Leftover Ham: two ideas

Most people have ham at one time or other during the holidays. For New Year’s Day I usually scour the supermarket to find a small ham that has been made without additional water. The difference in taste, appearance, and texture from the water-added varieties is significant, but there are not too many choices to be had. After a successful trip to Price Chopper, we were able to enjoy a glazed baked ham, studded with oranges and cloves, with the traditional Southern side of black-eyed peas on January 1st. The problem comes in when there are only two people eating a three-pound piece of meat. What do you do with the leftovers? This year I came up with two ideas inspired by dishes we’ve had in Europe.

Once in Alsace at noontime we happened upon a restaurant where a small wedding dinner was taking place. We hesitantly asked the waitress if there was any possibility of the two of us having lunch there. After checking with the chef, she said it would be all right, but it would have to be something simple. Ah, if I could only come up with such a delicious meal in so short a time: mushroom vol-au-vent with a green salad. Unforgettable! Anyway, remembering that experience, I decided to fill Pepperidge Farm puff pastry shells with ham à la king, adapting a recipe I found on the Internet. First, I made a white sauce combining about 2 tablespoons of butter with an equal amount of flour. After cooking that for a minute or so, I poured in a mixture of chicken broth and milk till it was the right consistency—moderately thick and quite creamy. Then I put in 1 teaspoon of Worcestershire sauce and 1 teaspoon of Dijon mustard, plus a cup of diced ham, ½ cup of frozen peas, some grated gruyère cheese, and ½ cup of pimento-stuffed sliced olives. I added a tablespoon of chopped parsley before filling the baked pastry shells. Et voilà! That’s all there is to it: less than 30 minutes from start to finish.

A second idea came to me from the time I spent in Switzerland during my junior year in college. Like many simple recipes such as French crêpes, rösti was originally created by the poor to feed themselves and their families on a budget. I believe I had the Swiss German dish for the first time at the Belvedere on the main street of Fribourg. Why I thought of it now is anybody’s guess! Basically made of grated potatoes (a lot like hashbrowns), rösti can be modified in a number of ways. For my version, I started with one beaten egg, to which I added one minced shallot, a cup of diced ham, ½ cup grated gruyère cheese, some chopped chives, salt and pepper. I then grated into the mixture 3-4 small to medium raw potatoes. (Another variation could include chopped rosemary and some scallions.) Then I scooped up about ½ cup and put it into a skillet containing canola oil and melted butter, set on medium high heat. I cooked it for about 5 minutes on one side, till it was becoming brown on the edges. I then flipped it over for a few minutes before finishing it in a hot oven for about 10 minutes.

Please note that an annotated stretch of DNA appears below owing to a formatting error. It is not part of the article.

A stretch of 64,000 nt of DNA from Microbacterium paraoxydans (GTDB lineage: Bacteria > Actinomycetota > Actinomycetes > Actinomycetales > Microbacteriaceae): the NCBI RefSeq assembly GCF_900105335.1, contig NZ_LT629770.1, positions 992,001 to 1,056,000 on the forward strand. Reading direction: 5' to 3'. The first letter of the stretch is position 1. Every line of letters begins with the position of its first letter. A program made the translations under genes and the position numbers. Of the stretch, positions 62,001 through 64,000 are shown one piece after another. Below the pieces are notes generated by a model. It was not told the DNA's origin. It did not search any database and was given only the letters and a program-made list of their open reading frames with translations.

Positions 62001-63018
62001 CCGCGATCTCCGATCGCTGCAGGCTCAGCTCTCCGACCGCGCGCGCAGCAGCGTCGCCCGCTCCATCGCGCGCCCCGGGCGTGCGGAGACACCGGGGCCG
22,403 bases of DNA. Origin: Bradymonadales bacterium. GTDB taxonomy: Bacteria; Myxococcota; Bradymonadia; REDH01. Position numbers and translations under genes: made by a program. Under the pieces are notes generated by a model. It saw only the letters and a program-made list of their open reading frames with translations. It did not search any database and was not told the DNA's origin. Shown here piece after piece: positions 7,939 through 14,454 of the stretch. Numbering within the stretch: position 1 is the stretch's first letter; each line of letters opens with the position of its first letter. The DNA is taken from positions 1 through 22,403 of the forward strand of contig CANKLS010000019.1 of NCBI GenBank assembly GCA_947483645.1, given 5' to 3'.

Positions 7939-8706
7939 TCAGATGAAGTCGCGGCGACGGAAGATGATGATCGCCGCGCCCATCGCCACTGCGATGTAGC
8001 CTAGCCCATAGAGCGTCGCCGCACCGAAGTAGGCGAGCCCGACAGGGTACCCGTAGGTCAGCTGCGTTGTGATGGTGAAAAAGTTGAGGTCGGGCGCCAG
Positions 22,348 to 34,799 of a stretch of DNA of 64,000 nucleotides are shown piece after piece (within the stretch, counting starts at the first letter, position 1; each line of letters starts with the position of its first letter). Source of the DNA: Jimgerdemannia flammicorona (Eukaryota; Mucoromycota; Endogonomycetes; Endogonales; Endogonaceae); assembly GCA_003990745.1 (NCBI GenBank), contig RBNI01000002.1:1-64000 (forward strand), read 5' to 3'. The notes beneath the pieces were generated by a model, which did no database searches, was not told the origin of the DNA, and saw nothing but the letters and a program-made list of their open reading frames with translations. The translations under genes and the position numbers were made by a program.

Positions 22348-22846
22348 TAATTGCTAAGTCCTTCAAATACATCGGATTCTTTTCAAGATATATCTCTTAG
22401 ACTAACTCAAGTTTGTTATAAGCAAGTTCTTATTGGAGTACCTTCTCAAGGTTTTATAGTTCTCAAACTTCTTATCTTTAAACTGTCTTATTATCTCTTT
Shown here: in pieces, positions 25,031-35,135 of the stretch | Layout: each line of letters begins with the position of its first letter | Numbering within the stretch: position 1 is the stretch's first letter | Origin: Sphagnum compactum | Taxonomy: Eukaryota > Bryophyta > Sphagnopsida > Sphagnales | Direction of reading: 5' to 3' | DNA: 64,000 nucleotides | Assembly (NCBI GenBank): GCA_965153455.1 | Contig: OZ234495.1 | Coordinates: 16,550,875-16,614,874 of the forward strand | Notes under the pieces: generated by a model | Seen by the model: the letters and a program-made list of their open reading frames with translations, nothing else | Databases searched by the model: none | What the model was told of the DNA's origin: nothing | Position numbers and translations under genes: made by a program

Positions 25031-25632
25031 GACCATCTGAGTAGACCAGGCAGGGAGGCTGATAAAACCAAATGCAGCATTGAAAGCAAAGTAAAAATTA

I accompanied both dishes by a simple green salad vinaigrette. Delish!

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http://frenchfriesonwednesday.blogspot.com/ said...

OMG!! I make rosti all of the time! It's one of my favorite meals. I've never put ham in it though. Perhaps I'll make it tonight. By the way, I could eat my weight in gruyere cheese as it's my favorite (next to my near and dear Greek cheeses).

Mme Boisvert said...

How were you introduced to rosti, Lisa?

http://frenchfriesonwednesday.blogspot.com/ said...

When I went on vacation in Switzerland when I studied abroad. Raclette is a favorite too. ...and fondue, chocolate, etc... I'm hungry now!!

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